2014 with the Juvats
From Osan AB to Alaska, Seoul to Busan, and everywhere in between the Headhunters had an action packed and productive year in 2014. Bottom line up front, flying with the 80th Fighter Squadron at Kunsan remains the best place to cut one’s teeth as a young punk learning the Viper, or for the fossils, to stay in the cockpit of the F-16 when the modern Air Force is making every effort to send them to white jets, or worse, a staff tour. Between Opsat scenarios against the SA-2’s, the occasional CT BFM sortie, sweeps to A-Town, and singing in Brunigan’s, the 8th FW remains the last bastion of the fighter pilot.
Throughout 2014, the Juvats alone flew 4511.5 hours in 3,507 sorties.
The 80th FS deployed three times, in the Spring to Gwangju for Max Thunder, then in early Fall to Eielson AFB, AK for Red Flag 14-3, and finally to Osan AB for a month during the runway repair in October. Battle damage was limited to one injured cranium (careful on those steps, Demon), one broken nose (you had him, Spike), and many beaten-down egos thanks to the local feminine talent in Fairbanks, Anchorage, Seoul, Busan etc (all punks, especially Archer). The casualties were well worth the reward however, as few experiences in life compare to the first time you shoot a 690 lb Maverick off the wing of a jet fighter, or lead a four ship down the “Star Wars” canyon on the low level in Alaska next to 12,000’ peaks. Successfully deploying 12 jets across the Pacific for a month, surviving several nameings, Meet AJ’s, and farewells, as well as a fishing trip with a catch large enough for 180 people was a testament to the 80th EFS. There was no rest for the weary.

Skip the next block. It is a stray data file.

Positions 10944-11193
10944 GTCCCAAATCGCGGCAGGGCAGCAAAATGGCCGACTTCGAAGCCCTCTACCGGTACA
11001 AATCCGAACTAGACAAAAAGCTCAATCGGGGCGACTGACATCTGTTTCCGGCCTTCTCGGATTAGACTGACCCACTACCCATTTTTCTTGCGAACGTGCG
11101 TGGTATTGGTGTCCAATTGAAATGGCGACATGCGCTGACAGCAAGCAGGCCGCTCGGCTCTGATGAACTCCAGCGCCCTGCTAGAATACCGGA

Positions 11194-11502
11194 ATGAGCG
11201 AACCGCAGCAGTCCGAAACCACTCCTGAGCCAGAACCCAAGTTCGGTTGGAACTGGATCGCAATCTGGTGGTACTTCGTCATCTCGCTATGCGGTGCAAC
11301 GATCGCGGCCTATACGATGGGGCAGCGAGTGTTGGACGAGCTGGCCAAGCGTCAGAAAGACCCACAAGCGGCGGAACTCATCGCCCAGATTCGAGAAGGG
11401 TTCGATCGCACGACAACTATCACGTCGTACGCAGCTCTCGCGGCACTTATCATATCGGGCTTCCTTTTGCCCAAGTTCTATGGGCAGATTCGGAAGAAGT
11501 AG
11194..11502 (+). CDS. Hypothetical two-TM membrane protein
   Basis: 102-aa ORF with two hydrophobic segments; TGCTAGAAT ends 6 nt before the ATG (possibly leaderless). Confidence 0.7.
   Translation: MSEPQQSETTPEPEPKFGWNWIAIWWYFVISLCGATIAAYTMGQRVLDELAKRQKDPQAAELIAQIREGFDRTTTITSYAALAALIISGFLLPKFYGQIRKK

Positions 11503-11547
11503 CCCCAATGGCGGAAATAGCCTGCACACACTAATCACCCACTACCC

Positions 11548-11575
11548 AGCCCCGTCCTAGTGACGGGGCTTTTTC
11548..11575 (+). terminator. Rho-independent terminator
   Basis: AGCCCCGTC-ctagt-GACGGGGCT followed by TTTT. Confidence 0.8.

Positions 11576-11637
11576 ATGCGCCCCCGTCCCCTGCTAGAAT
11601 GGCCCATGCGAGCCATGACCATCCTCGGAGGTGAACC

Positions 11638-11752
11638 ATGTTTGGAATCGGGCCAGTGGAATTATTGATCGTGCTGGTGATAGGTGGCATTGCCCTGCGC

Under the leadership of Lt Col “Trip” Raymond (Dos Gringos and Juvat Boys Choir retired), the Juvats are moving forward into 2015 with a solid cadre of pilots and maintainers. On the scope for 2015 is the planned return of the Hollandia Air-to-Air competition, tentatively planned for May, and a potential deployment to Singapore for Commando Sling later in the year. While the faces may change, the Juvat heritage remains strong, 73 years on.
What is Good?
Capt Sean “Notch” Foote, Juvat Boys Choir Lead